Nigeriens are preparing for war against regional countries threatening to invade, three weeks after mutinous soldiers ousted the nation's democratically elected president.
Residents in the capital, Niamey, are calling for the mass recruitment of volunteers to assist the army in the face of a growing threat by the West African regional bloc, ECOWAS, which says it will use military force if the junta doesn't reinstate the deposed President Mohamed Bazoum. ECOWAS has activated a "standby force" to restore order in Niger after the junta ignored a deadline to reinstate and release Bazoum.
The initiative, spearhead by a group of locals in Niamey, aims to recruit tens of thousands of volunteers from across the country to register for the Volunteers for the Defense of Niger, to fight, assist with medical care, and provide technical and engineering logistics among other functions, in case the junta needs help, Amsarou Bako, one of the founders, told The Associated Press Tuesday.
"It's an eventuality. We need to be ready whenever it happens," he said. The recruitment drive will launch Saturday in Niamey as well as in cities where invasion forces might enter, such as near the borders with Nigeria and Benin, two countries, which have said they would participate in an intervention. Anyone over 18 can register and the list will be given to the junta to call upon people if needed, said Bako. The junta is not involved, but is aware of the initiative, he said.
Regional tensions are deepening as the standoff between Niger and ECOWAS shows no signs of defusing, despite signals from both sides that they are open to resolving the crisis peacefully. Last week the junta said it was open to dialogue with ECOWAS after rebuffing the bloc's multiple efforts at talks, but shortly afterwards charged Bazoum with "high treason" and recalled its ambassador from neighboring Ivory Coast.
ECOWAS defense chiefs are expected to meet this week, for the first time since the bloc announced the deployment of the "standby" force. It's unclear when or if the force will invade, but it would probably include several thousand troops and would have devastating consequences, say conflict experts.
"A military intervention with no end in sight risks triggering a regional war, with catastrophic consequences for the vast Sahel that is already plagued by insecurity, displacement and poverty," said Mucahid Durmaz, senior analyst at Verisk Maplecroft, a global risk intelligence company.
Niger was seen as one of the last democratic countries in the Sahel region south of the Sahara Desert, and a partner for Western nations in the effort to beat back growing jihadi violence linked to al-Qaida and the Islamic State group. France, the former colonial ruler, and the United States have approximately 2,500 military personnel in the region which train Niger's military and, in the case of France, conduct joint operations.
Coups in the region have been rampant and the one in Niger is seen by the international community as one too many. But analysts say the longer this drags on, the probability of an intervention fades as the junta cements its grip on power, likely forcing the international community to accept the status quo.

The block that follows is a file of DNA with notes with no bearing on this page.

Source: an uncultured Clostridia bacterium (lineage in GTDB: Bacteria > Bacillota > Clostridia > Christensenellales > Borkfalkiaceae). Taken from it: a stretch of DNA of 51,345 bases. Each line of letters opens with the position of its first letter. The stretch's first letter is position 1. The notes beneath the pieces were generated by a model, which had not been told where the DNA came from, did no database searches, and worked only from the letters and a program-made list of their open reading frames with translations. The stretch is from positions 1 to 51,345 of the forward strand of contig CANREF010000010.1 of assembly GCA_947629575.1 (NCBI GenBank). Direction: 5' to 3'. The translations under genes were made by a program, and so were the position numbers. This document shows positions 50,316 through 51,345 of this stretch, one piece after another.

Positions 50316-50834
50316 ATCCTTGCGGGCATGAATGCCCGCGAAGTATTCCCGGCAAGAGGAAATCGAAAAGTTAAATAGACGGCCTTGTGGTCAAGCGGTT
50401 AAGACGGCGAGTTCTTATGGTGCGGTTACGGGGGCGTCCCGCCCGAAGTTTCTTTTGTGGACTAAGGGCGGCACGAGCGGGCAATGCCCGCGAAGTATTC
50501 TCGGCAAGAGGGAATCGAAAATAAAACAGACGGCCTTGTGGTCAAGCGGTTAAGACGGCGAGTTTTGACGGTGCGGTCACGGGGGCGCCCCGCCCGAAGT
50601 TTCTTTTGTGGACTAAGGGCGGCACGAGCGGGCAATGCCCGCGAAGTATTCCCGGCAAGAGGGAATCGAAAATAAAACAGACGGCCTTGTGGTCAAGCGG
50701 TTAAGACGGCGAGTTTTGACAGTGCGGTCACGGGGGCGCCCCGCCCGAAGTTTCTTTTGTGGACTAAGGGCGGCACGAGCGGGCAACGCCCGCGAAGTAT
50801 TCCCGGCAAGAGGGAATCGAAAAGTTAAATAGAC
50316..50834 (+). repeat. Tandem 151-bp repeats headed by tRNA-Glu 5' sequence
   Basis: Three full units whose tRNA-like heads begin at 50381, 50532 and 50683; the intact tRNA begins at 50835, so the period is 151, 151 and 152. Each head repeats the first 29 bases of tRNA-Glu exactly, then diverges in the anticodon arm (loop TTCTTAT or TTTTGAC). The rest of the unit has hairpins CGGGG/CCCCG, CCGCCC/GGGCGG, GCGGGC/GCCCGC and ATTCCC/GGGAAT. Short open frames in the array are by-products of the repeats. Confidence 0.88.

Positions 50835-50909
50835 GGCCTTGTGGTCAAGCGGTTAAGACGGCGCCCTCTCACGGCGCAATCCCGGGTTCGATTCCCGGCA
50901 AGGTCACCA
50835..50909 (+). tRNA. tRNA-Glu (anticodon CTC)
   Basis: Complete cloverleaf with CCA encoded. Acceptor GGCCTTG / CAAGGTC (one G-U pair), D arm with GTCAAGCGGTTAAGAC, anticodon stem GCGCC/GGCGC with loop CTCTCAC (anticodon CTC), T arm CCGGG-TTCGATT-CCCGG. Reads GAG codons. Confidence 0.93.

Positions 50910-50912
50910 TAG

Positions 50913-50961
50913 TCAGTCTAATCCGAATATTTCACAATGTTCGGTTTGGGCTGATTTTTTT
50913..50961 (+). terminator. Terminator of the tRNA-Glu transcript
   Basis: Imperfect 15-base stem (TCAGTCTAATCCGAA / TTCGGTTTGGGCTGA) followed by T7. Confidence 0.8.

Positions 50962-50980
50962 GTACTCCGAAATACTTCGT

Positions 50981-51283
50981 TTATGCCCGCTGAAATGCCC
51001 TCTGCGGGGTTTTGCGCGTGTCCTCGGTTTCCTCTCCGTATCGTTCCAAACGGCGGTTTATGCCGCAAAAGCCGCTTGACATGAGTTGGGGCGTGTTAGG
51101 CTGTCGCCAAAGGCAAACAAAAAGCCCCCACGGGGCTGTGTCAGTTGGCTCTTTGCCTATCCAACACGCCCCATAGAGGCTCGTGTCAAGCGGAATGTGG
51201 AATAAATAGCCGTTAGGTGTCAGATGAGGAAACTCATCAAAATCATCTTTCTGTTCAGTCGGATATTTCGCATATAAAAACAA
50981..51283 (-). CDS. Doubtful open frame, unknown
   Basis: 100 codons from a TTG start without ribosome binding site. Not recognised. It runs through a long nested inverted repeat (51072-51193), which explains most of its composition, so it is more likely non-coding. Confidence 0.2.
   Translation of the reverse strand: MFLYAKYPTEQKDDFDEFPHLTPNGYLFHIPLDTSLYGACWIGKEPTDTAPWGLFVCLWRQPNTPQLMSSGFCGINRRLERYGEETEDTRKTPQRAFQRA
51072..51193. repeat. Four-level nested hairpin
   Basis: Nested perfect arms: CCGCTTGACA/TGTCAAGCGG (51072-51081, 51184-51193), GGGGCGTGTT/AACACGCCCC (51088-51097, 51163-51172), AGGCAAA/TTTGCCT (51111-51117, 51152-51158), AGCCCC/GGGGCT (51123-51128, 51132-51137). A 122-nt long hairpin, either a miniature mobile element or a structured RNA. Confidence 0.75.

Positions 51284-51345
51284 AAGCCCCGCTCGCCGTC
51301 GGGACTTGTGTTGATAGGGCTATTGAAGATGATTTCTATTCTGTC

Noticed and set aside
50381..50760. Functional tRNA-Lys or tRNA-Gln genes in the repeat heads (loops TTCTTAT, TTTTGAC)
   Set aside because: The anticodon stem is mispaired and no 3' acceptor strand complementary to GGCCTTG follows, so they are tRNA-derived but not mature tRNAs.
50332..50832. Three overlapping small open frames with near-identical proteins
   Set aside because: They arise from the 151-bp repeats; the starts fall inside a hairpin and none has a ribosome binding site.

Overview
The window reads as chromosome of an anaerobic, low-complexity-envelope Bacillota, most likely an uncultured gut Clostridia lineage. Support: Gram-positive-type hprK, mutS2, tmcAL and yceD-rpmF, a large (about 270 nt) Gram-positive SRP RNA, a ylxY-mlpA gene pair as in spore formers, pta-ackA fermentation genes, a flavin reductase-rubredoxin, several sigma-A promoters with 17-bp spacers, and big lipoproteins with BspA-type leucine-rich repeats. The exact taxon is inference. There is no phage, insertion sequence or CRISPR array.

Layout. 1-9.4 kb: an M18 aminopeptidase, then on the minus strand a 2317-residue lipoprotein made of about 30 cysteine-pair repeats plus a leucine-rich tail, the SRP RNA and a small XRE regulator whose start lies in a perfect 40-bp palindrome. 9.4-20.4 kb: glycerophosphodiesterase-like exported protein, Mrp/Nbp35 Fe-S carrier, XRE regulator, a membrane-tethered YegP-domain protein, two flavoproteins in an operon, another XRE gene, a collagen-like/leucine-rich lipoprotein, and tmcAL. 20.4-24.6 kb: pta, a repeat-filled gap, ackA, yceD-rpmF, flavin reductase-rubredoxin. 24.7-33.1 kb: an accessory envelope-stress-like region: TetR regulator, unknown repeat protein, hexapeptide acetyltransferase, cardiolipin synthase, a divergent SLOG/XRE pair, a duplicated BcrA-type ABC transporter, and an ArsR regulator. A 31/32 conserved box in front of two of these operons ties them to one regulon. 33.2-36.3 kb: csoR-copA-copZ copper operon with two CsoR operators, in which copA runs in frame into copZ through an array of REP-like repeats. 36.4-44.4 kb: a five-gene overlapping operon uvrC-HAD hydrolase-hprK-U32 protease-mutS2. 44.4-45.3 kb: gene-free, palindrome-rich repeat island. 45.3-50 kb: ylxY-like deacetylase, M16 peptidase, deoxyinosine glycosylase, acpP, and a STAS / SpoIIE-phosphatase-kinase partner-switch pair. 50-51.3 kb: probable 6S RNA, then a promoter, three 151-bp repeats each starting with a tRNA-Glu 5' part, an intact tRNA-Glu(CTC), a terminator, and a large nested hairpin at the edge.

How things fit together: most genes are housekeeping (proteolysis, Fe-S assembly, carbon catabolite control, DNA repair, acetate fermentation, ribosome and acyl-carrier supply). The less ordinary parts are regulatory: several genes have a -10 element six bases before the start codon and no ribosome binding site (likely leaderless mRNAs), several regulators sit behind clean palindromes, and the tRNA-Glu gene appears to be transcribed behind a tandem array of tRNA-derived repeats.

A diplomatic solution is likely; the question is how much military pressure is applied to make it happen, a Western official who was not authorized to speak to the media told The AP.
On Tuesday United States Secretary of State Antony Blinken said there was still space for diplomacy to return the country to constitutional rule and said the U.S. supported ECOWAS' dialogue efforts, including its contingency plans.
The new U.S. ambassador to Niger, Kathleen FitzGibbon, is expected to arrive in Niamey at the end of the week, according to a U.S. official. The United States hasn't had an ambassador in the country for nearly two years: some Sahel experts say this has left Washington with less access to key players and information.
"The U.S is in a difficult situation with no good choices," said Michael Shurkin, a senior fellow at the Atlantic Council and director of global programs at 14 North Strategies. "It either sticks to a principled position and pushes for democracy while alienating the junta and risk pushing it into Russia's arms, or we give up on principle and work with the junta in the hope of salvaging a productive working relationship," he said.
While regional and western countries scramble for how to respond, many Nigeriens are convinced they'll soon be invaded.
The details of Niger's volunteer force are still vague, but similar initiatives in neighboring countries have yielded mixed results. Volunteer fighters in Burkina Faso, recruited to help the army battle its jihadi insurgency, have been accused by rights groups and locals of committing atrocities against civilians.
Bako, one of the heads of the group organizing Nigerien volunteers, said Niger's situation is different.
"The (volunteers in Burkina Faso) are fighting the Burkinabe who took weapons against their own brothers ... The difference with us is our people will fight against an intrusion," he said.